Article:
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originate any independent scheme of philanthropy, she looked about for something in which she could help with her heart and hands, if not with her head or her purse. Like all those who earnestly seek, she was not long of finding. An acquaintance of many years lived in an old Manor House, about a mile from Mrs. Weston's house, and Mrs. Howard had lately commenced a scheme for the prevention of much misery and sin among the much-neglected class of workhouse orphans. When Mrs. Howard found that Mrs. Weston was ready to prove a most valuable co-operative, the acquaintance soon ripened into warm friendship. As gifts increase by exercise, Mrs. Weston was able not only to gain the affections and speak to the consciences of many poor, little, neglected ones ; but she did much to awaken interest in many amongst a large circle of acquaintances and correspondents, some of whom had given much thought and sympathy to poor, erring sisters, in disgrace and wretchedness; but who had seldom thought of pre

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venting younger and yet innocent sisters from going down into the abyss of the fallen. Leslie North was particularly interested in all she heard from Mrs. Weston ; she felt it good for her to be taken out of her own particular class of interests, and she was thankful to have her heart drawn out in behalf of other

missions," with less thrilling incident and excitement than her own, but with as much devoted reality. Besides, the bearing of the subject on the “ Poor Laws” made her interest in it still warmer, as she remembered Aunt Hester's and Dr. Brown's many discussions thereupon. She resolved to write a series of letters to her uncle, hoping thus to strengthen Aunt Hester's hands. One morning she and Mrs. Weston made their appearance at the Manor House, as Mrs. Howard had expressed her wish to take Leslie to the little “ home" herself. The substance of Leslie's letters I now give my readers. .

The Manor House was a pleasant, homelike dwelling-place, with its ancient trees and rookeries, and its little river, stealing


on amidst the trees and around the lawns, as slowly and timidly as if half-a-dozen poets had not sung the praises of the “sullen Mole."

A mile or so beyond the demesne, the road passes near the ivied ruins of an old castle, while a little farther on, the pretty village green of Brockham meets the eye, surrounded by tidy cottages, picturesque with gables, casements, vine-covered porches, and well cared for gardens, while the village church and spire crown the vista.

Neither ruined castle, nor poetical river, nor picturesque village, were, however, the object of the drive that beautiful morning, as the three ladies wended their way from the Manor House. An irregular cottage-like building in the village of Brockham, with many gables, many casements, a little green or play-ground, with a swing erected at one end, and a garden in front, filled with shrubs and flowers not yet very well cared for, was the object which they had in view.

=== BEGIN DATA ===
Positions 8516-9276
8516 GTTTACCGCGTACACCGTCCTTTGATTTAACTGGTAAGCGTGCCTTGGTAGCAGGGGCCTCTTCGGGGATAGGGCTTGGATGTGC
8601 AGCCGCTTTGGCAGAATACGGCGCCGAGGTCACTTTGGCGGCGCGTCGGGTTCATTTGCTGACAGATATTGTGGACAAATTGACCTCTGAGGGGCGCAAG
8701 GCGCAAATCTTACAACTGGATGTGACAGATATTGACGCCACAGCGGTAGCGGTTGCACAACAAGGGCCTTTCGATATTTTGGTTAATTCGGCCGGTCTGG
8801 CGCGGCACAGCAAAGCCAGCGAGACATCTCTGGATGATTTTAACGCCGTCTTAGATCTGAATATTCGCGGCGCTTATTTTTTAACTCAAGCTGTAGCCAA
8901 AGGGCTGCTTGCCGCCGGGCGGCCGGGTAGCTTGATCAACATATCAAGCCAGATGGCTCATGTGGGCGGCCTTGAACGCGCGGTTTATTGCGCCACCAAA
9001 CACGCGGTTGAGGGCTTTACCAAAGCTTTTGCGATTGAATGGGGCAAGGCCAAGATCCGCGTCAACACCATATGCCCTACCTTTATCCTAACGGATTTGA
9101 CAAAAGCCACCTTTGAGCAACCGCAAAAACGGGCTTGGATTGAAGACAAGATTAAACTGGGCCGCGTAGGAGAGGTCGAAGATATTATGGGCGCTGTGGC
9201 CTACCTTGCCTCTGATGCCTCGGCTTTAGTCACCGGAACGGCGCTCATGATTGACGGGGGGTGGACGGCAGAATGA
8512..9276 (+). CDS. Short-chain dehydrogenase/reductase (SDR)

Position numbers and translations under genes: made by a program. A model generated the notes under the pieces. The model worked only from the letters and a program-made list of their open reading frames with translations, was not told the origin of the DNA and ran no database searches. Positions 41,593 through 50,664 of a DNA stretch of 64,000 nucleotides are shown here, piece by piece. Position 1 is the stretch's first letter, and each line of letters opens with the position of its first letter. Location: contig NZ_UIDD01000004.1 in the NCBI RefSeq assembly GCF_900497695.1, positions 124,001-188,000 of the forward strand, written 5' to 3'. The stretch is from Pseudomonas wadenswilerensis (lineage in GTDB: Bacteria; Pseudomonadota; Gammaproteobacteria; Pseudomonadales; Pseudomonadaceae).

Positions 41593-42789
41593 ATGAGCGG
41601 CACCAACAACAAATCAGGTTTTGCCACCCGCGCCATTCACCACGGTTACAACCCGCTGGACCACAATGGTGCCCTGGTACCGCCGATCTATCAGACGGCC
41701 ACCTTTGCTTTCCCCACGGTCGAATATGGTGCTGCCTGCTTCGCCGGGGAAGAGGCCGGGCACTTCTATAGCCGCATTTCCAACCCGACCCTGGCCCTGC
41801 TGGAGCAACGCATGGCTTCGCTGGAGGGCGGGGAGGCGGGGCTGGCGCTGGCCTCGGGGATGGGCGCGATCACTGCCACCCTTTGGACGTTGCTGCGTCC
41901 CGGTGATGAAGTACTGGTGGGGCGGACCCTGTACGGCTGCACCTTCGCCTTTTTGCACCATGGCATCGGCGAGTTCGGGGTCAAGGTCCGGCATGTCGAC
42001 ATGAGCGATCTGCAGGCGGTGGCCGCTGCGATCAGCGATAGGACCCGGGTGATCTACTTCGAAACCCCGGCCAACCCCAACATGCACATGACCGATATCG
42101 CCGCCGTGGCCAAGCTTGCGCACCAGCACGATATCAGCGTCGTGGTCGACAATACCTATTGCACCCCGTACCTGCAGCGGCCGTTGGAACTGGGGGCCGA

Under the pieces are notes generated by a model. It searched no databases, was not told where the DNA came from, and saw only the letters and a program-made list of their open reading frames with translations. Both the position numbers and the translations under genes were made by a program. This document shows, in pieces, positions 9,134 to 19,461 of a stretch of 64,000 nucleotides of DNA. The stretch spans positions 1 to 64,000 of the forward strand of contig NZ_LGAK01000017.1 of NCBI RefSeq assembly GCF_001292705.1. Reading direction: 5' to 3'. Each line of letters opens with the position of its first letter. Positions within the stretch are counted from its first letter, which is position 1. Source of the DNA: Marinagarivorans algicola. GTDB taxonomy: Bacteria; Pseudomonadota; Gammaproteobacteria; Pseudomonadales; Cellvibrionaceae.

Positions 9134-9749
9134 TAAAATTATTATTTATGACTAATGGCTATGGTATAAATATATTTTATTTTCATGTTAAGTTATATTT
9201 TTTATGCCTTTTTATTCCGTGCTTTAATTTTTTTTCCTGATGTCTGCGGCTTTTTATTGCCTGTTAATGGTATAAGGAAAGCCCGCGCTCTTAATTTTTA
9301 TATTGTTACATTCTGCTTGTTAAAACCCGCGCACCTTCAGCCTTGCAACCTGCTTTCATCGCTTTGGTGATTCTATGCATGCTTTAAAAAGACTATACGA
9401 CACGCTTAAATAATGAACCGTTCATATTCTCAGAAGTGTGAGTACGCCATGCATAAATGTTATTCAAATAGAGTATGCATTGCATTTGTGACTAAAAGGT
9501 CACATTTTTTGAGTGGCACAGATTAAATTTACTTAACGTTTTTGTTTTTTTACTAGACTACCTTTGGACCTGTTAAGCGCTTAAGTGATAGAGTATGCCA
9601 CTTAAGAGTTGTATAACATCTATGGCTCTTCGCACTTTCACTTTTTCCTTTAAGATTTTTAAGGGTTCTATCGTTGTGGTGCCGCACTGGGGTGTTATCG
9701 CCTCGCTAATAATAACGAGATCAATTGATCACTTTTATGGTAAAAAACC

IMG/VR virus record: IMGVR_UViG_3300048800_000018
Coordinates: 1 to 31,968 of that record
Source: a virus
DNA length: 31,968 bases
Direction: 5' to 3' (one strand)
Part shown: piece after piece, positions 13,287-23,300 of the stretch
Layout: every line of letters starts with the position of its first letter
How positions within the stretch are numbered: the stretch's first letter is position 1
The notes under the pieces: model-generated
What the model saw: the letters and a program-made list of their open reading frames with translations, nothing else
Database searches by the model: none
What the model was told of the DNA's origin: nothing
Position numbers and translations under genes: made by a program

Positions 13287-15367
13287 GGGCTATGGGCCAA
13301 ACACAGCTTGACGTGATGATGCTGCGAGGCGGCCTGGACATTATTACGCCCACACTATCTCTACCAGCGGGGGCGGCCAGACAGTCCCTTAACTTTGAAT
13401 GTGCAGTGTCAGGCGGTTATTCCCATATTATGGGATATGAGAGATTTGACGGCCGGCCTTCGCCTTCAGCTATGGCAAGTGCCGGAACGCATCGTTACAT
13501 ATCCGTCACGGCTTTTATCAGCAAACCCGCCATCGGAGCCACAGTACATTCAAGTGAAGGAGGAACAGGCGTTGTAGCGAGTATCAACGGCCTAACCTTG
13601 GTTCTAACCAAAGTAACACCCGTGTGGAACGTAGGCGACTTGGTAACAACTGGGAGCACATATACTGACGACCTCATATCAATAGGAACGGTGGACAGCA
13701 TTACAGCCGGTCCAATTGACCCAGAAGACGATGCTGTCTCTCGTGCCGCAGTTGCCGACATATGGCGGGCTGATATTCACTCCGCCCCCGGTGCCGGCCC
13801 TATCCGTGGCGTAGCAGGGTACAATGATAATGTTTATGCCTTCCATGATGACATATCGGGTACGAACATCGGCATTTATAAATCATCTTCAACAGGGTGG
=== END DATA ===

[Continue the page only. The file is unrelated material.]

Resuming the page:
Over the inner door of this building, the motto “ Think and Thank” first met Leslie's

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sight; then they entered the tidiest of little parlours, and from thence passed into a light, airy, plainly furnished school-room, round the table of which sat seven or eight neatly dressed, cheerful-faced, intelligent girls, between the ages of eleven and fourteen, each busy with a well-sewed “seam.”


Besides the accustomed maps, the walls were hung with many prettily illuminated texts of Scripture, and some pithy sentences and proverbs in plain print—“Pains make gains;” “Well begun is half done.”

From thence they went into a clean and comfortable kitchen and scullery, where several girls were employed in active culinary operations. Next came a washing-house, where others were not only washing, and wringing, and soaping, and scrubbing, but were learning to do so in the most efficient way from an experienced washerwoman ; opening from it was the laundry, where two bright, happy-looking little creatures were giving efficient help to an active superintendent, damping, ironing, and folding, with a zeal and energy which showed


that they knew what they were about, and did it “ with their might.” Then Leslie was taken up stairs into nicely kept bed-rooms, with clean beds and bedding, wide windows freely letting in the sunshine, and fresh, healthy air blowing about in all directions ; more texts of Scripture, and a few Bible pictures hung upon the walls, and there were a number of “perlipegs” or little money-boxes with the girls' names upon them, for the purpose of keeping their own particular earnings.

The characteristics of this dwelling and its inmates struck Leslie as intelligence in work and lessons, absence of all show and pretension, cheerfulness of look, pleasantness of manner, and an appearance of home, which reminded her of God's promise to “ set the solitary in families.” Seventeen girls—as many as the house will hold are there receiving a plain and solid education of the head, and a first-rate education of the hands, fitting them for the important posts of household servants, and for the still more

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